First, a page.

Wonder why technology has not made this a remote possibility? We can send capsules into space, impervious to space junk, and can't build a rustless water heater? My childhood train set, stored on basement floor, was destroyed by failed water heater...my brother's similar set, up on a shelf, was unscathed
I just caught this topic, and I was particularly taken by the note from “Colorado Highrailer.”
Not long after my Dad decided I was old enough to take care of them, he transferred possession of three sets of American Flyer trains, some extra rolling stock and a few accessories that he had acquired into my care.
My brother and I would set them all up an a 9’ x 12’ area rug in our basement recreation room. He and I slept in a bedroom next door, and early one morning our dog came into the bedroom barking and jumped up on the bed. We then saw water seeping through the bedroom door. When we ran out of the room we could see water coming out of the bathroom and adjacent laundry room.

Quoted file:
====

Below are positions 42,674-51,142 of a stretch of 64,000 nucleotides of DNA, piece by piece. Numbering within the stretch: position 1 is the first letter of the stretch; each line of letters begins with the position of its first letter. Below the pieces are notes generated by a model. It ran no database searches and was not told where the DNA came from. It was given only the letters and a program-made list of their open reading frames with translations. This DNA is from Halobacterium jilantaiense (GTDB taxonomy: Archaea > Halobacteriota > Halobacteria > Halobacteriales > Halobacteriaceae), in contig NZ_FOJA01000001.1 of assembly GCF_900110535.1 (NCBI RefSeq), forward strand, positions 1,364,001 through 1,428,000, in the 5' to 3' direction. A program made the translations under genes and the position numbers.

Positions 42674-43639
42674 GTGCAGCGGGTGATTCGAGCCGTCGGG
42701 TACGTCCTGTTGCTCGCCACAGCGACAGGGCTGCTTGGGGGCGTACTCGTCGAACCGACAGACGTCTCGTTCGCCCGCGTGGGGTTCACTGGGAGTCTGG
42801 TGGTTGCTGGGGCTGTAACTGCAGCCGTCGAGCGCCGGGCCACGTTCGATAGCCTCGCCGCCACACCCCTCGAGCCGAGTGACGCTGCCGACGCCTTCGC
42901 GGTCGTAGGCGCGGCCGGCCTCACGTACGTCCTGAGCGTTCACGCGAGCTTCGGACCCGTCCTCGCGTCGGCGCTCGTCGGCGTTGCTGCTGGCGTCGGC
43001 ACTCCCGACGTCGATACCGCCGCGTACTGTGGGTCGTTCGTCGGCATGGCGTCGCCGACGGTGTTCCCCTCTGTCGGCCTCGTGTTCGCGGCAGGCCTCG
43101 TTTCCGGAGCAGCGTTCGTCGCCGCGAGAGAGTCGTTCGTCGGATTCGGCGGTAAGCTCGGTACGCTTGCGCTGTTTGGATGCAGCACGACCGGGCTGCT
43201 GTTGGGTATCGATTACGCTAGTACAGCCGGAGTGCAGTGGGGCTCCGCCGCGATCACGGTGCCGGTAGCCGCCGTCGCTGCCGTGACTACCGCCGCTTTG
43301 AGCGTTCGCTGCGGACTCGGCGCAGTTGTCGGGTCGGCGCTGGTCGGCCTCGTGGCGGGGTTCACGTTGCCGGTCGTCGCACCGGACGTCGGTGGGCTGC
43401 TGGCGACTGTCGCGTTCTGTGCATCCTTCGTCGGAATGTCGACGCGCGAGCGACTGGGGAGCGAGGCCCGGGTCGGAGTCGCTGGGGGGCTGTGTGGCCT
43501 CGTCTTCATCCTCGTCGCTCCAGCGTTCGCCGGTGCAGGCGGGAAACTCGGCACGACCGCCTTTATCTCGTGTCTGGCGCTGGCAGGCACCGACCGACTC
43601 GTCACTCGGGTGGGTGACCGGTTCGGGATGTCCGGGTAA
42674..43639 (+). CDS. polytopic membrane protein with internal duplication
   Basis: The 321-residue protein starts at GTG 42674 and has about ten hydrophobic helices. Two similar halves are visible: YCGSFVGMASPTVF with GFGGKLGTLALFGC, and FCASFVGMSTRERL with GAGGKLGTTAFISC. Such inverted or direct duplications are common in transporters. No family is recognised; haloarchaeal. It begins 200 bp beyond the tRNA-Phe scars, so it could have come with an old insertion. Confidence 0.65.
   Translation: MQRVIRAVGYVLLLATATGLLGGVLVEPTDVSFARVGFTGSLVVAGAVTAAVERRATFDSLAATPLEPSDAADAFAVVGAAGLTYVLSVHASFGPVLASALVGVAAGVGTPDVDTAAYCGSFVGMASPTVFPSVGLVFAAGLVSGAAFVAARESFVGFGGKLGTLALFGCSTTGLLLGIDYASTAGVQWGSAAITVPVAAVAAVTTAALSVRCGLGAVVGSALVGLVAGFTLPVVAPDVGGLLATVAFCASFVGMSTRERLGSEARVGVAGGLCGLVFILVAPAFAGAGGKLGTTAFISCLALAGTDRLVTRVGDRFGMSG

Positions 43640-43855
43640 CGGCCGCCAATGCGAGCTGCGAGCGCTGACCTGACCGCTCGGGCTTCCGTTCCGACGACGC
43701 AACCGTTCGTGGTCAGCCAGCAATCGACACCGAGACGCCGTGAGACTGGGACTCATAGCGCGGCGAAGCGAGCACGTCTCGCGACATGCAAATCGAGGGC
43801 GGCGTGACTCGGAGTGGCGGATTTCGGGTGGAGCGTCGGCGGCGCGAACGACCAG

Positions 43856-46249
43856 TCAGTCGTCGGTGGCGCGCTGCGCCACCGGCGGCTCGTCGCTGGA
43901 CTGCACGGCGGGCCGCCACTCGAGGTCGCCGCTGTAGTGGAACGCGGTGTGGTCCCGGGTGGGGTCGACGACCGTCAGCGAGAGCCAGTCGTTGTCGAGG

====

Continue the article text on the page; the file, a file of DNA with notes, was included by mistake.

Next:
Fortunately, the water was just beginning to surround the rug with the trains on it, and the edge of the rug was still absorbing the initial flow. We quickly gathered up the trains, track, switches, accessories and other toys making up the layout and stacked them on the couch and a nearby table and chairs. None of those items had yet been touched by the water, although one of the empty set master cartons that we had left on the bare linoleum floor was ruined.
It turned out that an improperly installed backflow device allowed storm water to back up and come into the house through the basement shower and floor drains. Ultimately about 2” to 3” of water filled the basement, but none of the trains or related items even got wet and remain in my collection today.
From recent personal experience, I agree that along with water heaters and toilet and washer supply lines, be very aware of refrigerator ice maker supply lines, too.